I don’t mean to be a bore about these things, but I try to be fair, and not long ago I wrote a long post complaining about “two dishonest words that especially offend me,”

because of their inherently argumentative nature as well as their tendency to distort perceptions of reality.

Anyway, because I used the colloquial expression “suck” to characterize the words “sodomy” and “entitlement,” I now feel duty bound to use it to characterize another inherently argumentative and often dishonest word — “emergency.”
In this case, running low on free condoms is said to be an emergency:

as if anymore proof is needed that a wild Olympic atmosphere permeates B.C.’s largest city, now there’s an apparent condom shortage.
That’s right. As you read this, an emergency shipment of condoms is desperately making its way across Canada to the West Coast city.
Health officials in Vancouver have already provided 100,000 free condoms to the roughly 7,000 ahtletes and officials at the Games. That’s about 14 condoms per person. But as of Wednesday, those supplies started running dangerously low.
So naturally, the Canadian Foundation for AIDS research decided to step and make sure there were no hitches in Olympic action.
“When we heard about the condom shortage in Vancouver, we felt it important to respond immediately,” said Kerry Whiteside, CANFAR’s Executive Director. The organization assembled three large boxes of about 8,500 condoms, much to the relief of libidos at the Olympic Village. They’re expected to arrive on Thursday.

Is there a condom shortage in Vancouver? When I google-mapped the city and searched nearby for condoms, I got 164 hits. Topping the list was the Rubber Rainbow Condom Company, although one of the Google reviewers complained that the local pharmacy chain beats their prices.
But are the innumerable Vancouver pharmacies now sold out of condoms? I seriously doubt it, because I was unable to find a single allegation or complaint anywhere about such a general “condom shortage.” The problem seems to be that there aren’t enough free condoms to be distributed to Olympic athletes. It is being reported that they were being grabbed by the handful — not necessarily for their intended purpose:

It is unclear whether or not the condoms are being used for safer sex or stocked away as souvenirs. Canadian Olympic team mentor Marnie McBean suggests that athletes are collecting them. “It’s kind of like a joke thing. People just take handfuls of them. They’re out there everywhere. They’re just out and people grab them.”
For those who are not using the prophylactics to celebrate their victories, they may be stocking them away for future value. One collector auctioned off a batch of 5,000 leftover condoms from the Beijing games, but with the strong demand in Vancouver it seems unlikely there will be any left behind.

Well, doh! When you’re giving away something that’s free now but likely to become collectible in the near future, it doesn’t take much imagination to realize that people will grab them.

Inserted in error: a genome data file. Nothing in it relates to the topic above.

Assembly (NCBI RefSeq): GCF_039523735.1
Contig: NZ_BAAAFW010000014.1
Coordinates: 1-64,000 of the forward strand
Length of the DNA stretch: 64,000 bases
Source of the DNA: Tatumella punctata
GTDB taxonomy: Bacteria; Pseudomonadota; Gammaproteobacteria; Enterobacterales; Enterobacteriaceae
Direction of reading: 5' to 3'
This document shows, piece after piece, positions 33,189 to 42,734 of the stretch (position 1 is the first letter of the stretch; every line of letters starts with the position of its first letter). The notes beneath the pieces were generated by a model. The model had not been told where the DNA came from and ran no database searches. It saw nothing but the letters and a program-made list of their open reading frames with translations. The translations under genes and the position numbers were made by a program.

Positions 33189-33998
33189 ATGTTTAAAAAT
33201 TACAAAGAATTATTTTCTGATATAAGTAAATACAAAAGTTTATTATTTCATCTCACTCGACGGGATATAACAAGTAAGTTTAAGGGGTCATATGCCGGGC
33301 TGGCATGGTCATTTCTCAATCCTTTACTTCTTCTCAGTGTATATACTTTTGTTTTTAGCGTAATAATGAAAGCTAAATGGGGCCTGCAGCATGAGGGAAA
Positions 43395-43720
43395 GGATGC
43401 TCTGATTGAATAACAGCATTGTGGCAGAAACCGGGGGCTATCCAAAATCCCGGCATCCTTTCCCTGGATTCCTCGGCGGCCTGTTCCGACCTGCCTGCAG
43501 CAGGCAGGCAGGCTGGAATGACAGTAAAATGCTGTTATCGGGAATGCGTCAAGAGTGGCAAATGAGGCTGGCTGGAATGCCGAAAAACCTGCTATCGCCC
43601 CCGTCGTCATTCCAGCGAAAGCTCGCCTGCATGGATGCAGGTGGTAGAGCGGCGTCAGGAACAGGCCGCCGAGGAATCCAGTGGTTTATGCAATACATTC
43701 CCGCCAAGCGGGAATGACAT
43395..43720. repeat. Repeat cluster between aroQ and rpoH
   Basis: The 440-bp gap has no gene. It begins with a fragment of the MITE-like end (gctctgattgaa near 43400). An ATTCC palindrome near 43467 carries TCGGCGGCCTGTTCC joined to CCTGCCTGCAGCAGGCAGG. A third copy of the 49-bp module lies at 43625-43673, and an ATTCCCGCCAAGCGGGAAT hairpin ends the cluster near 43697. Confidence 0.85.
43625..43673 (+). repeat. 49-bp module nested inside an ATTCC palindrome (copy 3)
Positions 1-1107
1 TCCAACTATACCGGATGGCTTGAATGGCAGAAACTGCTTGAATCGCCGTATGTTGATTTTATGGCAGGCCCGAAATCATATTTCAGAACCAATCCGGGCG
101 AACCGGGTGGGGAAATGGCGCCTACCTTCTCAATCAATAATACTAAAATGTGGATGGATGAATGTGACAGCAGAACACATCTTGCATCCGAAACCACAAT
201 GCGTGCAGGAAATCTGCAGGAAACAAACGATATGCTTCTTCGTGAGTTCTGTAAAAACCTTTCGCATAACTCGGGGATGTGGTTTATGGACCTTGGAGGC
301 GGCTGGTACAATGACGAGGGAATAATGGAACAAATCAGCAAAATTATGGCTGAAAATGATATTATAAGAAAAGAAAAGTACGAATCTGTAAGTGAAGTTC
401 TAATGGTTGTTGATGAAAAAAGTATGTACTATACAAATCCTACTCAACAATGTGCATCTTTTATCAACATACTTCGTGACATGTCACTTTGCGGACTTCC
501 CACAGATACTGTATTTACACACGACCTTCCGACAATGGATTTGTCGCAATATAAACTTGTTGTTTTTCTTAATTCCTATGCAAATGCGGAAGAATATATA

I don’t know what the Olympic condoms look like, but this cute image is floating around everywhere.
Anyway, I am very skeptical of the claim that there is an actual condom shortage in the city of Vancouver, and I don’t think the word “emergency” is being used properly. Because, if it is an “emergency” to run out of free condoms, then the word “emergency” really does suck.
It’s nothing new, though. As I pointed out in a post questioning whether a Chicken McNuggets shortage was an “emergency”, the word has been used to describe all sorts of things that are not true emergencies:

  • According to Barbra Streisand, we are in a global warming emergency.
  • Autism is a national emergency. (As I’m sure are countless diseases.)
  • The current state of US math education is a national emergency
  • The lack of awareness throughout America about the nature and impact of sleep disorders and sleep deprivation is a national emergency.
  • It is a National Emergency to have no domestic manufacturing of Vitamin C!
  • And this man makes a good argument that his student loan is a national emergency and demands a federal bailout.
  • None of this should be read as a suggestion that there’s anything wrong with supplying Olympic athletes with plenty of free condoms. They are a good thing, and certainly advisable to use in the event of a sexual encounter with a stranger. But surely people who have gotten as far in life as Olympic athletes are smart enough to know this, and most likely enterprising enough to be able to find a condom when the need arises in a big city like Vancouver. Using the word “emergency” in the way it is used here is a bit condescending, and it implies that they are impulsive children who cannot control their genitalia and are thus in need of nannying.
    Calling a free condom shortage an “emergency” makes about as much sense as it would for an abstinence advocacy group to call a shortage of free abstinence-only sex education leaflets an “emergency.”
    (Please bear in mind that I meant that as an ironic comparison and not as an emergency suggestion!)